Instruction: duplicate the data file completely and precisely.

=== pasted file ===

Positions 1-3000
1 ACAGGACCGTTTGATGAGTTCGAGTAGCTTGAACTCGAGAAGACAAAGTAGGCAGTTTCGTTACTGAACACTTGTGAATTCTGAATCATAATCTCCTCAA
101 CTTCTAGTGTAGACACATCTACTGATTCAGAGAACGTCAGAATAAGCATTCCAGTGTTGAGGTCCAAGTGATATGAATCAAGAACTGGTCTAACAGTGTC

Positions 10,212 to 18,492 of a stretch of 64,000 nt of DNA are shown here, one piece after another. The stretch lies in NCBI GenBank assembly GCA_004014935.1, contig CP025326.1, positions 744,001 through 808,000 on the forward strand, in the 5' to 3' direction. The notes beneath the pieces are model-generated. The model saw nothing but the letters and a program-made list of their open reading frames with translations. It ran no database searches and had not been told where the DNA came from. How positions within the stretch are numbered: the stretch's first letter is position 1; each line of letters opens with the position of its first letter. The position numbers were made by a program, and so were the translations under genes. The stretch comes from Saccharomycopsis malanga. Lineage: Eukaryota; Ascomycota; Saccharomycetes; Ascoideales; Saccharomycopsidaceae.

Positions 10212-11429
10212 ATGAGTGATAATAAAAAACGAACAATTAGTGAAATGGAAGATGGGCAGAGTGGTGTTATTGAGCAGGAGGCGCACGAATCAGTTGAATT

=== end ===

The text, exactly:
Positions 1-3000
1 ACAGGACCGTTTGATGAGTTCGAGTAGCTTGAACTCGAGAAGACAAAGTAGGCAGTTTCGTTACTGAACACTTGTGAATTCTGAATCATAATCTCCTCAA
101 CTTCTAGTGTAGACACATCTACTGATTCAGAGAACGTCAGAATAAGCATTCCAGTGTTGAGGTCCAAGTGATATGAATCAAGAACTGGTCTAACAGTGTC

Positions 10,212 to 18,492 of a stretch of 64,000 nt of DNA are shown here, one piece after another. The stretch lies in NCBI GenBank assembly GCA_004014935.1, contig CP025326.1, positions 744,001 through 808,000 on the forward strand, in the 5' to 3' direction. The notes beneath the pieces are model-generated. The model saw nothing but the letters and a program-made list of their open reading frames with translations. It ran no database searches and had not been told where the DNA came from. How positions within the stretch are numbered: the stretch's first letter is position 1; each line of letters opens with the position of its first letter. The position numbers were made by a program, and so were the translations under genes. The stretch comes from Saccharomycopsis malanga. Lineage: Eukaryota; Ascomycota; Saccharomycetes; Ascoideales; Saccharomycopsidaceae.

Positions 10212-11429
10212 ATGAGTGATAATAAAAAACGAACAATTAGTGAAATGGAAGATGGGCAGAGTGGTGTTATTGAGCAGGAGGCGCACGAATCAGTTGAATT